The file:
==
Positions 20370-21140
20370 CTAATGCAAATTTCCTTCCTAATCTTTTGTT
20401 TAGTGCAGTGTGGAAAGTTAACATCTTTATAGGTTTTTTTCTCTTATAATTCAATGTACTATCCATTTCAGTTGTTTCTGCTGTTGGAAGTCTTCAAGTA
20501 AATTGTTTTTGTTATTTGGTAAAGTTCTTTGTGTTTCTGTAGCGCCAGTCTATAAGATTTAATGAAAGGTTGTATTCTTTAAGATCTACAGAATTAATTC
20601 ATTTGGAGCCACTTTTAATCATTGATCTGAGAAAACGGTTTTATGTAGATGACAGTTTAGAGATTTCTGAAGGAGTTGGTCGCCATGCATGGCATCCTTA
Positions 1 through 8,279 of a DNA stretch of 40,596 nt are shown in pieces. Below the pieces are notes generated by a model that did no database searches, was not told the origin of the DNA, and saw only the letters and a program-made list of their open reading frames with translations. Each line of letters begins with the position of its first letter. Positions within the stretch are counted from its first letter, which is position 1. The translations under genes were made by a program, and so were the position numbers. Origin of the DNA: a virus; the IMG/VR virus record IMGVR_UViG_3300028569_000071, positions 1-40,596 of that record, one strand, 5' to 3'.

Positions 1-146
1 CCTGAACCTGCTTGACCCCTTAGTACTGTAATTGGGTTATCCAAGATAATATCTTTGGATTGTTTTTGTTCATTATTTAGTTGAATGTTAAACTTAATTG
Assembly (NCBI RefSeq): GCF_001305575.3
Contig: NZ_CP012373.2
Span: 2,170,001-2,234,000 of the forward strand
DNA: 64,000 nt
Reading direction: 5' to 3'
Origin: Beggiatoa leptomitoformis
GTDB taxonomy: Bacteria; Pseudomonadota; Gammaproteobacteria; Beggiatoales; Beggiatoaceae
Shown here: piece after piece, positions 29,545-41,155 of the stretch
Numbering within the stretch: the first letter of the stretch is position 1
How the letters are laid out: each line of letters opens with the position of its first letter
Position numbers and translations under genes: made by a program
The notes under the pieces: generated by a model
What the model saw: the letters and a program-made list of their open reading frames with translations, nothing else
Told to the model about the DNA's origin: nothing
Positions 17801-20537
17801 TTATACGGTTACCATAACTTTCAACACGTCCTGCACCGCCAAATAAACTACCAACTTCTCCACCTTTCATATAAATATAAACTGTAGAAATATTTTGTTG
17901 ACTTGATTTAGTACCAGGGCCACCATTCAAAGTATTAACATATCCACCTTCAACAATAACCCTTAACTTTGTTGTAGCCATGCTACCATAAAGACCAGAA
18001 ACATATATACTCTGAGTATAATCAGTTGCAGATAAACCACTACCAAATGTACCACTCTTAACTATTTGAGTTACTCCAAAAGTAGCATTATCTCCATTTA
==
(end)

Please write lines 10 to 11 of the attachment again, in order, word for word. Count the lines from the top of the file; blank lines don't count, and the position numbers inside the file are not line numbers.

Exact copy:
Contig: NZ_CP012373.2
Span: 2,170,001-2,234,000 of the forward strand